In both cases, the mind can easily drift into anxiety-ridden territory: What if something goes wrong? What if I hear something I didn't want to hear? What if the people operating these instruments are not up to the task?
Based on the relatively small number of hospitals fully committing to social media, it's clear that a great deal of uncertainty remains despite the explosive growth in popularity of the medium over the past few years.
According to the tireless tracking of this space on his personal blog by Ed Bennett, the director web strategy for the University of Maryland Medical System, less than 5% of hospitals (23 out of 540) are reported to have activated the "big four": blogs, Twitter, Facebook and YouTube accounts.
We polled some of those who maintain the Web presence of fully involved organizations and asked them about the challenges, opportunities and reasons for their successes in creating both an extended web presence through social media as well as how they went about crafting their social media policies.
"We are satisfied with all our platforms but found our Facebook page to be where many of our patients, family members/friends of patients and fans of Hopkins have really connected with us," said Wendy Ruenzel, Internet marketing manager for Johns Hopkins Medicine. "Facebook tends to be a more personal platform and gives the patients and fans a place to connect to Hopkins."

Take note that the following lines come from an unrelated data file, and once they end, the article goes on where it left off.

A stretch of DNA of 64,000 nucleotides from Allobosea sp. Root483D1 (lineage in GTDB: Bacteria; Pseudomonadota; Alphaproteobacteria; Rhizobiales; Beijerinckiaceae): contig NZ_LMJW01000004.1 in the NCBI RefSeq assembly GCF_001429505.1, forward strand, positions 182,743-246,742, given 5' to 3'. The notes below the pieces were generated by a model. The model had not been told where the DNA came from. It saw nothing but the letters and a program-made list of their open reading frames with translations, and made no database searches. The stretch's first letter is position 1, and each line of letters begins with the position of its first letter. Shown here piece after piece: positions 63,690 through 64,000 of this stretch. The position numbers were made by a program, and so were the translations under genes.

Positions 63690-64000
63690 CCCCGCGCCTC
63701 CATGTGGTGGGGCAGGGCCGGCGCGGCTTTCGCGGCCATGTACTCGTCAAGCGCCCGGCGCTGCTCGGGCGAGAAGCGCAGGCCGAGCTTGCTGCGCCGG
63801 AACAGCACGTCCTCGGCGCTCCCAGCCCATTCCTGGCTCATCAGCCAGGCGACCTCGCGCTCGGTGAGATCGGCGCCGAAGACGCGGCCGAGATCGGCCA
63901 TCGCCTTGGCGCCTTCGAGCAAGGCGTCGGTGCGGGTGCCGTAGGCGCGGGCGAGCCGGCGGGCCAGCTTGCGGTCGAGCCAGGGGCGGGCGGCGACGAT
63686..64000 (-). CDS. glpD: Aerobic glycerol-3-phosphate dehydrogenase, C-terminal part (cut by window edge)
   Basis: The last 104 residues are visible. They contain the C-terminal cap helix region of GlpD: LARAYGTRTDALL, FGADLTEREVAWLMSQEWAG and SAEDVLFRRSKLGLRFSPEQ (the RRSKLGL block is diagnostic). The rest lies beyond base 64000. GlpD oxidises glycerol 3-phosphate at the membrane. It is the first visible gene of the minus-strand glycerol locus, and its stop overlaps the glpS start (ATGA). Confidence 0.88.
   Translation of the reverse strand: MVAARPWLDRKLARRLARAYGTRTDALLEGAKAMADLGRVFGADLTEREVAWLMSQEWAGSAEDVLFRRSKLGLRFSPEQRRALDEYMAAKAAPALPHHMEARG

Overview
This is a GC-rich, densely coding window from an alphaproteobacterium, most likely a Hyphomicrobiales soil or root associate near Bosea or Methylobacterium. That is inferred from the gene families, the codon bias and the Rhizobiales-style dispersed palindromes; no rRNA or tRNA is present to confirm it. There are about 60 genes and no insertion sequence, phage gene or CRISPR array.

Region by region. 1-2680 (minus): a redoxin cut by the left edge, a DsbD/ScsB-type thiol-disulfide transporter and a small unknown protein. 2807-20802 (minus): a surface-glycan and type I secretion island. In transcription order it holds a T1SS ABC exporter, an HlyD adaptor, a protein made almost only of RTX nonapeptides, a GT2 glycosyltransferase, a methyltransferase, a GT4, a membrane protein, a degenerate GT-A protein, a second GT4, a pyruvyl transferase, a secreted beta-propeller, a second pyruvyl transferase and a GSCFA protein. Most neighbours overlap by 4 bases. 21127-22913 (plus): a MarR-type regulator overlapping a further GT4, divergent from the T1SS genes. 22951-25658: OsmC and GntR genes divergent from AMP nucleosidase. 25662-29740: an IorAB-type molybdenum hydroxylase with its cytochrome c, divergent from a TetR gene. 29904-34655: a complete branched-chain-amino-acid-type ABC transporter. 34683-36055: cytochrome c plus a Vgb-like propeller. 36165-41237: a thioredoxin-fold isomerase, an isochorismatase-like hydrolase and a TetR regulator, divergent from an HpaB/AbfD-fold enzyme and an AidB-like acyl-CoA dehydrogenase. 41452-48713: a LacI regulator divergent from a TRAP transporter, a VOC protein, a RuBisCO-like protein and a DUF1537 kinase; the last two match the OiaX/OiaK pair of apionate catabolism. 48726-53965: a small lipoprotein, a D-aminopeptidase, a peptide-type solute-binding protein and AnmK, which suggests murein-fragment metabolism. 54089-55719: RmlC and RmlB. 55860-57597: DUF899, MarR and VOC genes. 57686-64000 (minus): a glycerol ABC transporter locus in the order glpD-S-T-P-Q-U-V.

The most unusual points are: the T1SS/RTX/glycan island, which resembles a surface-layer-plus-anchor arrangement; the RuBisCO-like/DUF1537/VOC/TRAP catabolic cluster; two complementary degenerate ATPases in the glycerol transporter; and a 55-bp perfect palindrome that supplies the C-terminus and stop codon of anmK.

In our own experience at Genuine Interactive, we have seen success with Facebook pay off for clients. The web manager for a specific department at our client's hospital learned through its Google Analytics reporting that more traffic was driven to the department's front page from Facebook than from prominent links on the hospital's main home page.
Texas-based Christus Health, meantime, has been on Twitter, YouTube and Facebook since 2008. Yet its CEO's blog has been the biggest success story, according to Abby Lowe, senior communications specialist for Christus Health.
"Luckily, our CEO has long been committed to total transparency and is also a dynamic speaker, so his passion regularly comes across in this medium," Lowe said.
In addition to blogging, the top leadership of many organizations has also been involved in the crafting of their social media policies.
Everyone said that they had to create their own policies. A range of stakeholders was included in the process: executive leadership, IT, marketing, public relations, legal, corporate compliance, HR, web producers, and internet security teams.
"The biggest challenge we faced was dispelling myths of what internal stakeholders had previously thought social media was going to do or what it was really about," said Aaron Hughling, the web and creative editor at Scott & White Hospital in Temple, Texas. "We had an 'educational campaign' internally with presentations outlining exactly what our social media strategy was, what all we were planning, and most importantly, exactly what it was not."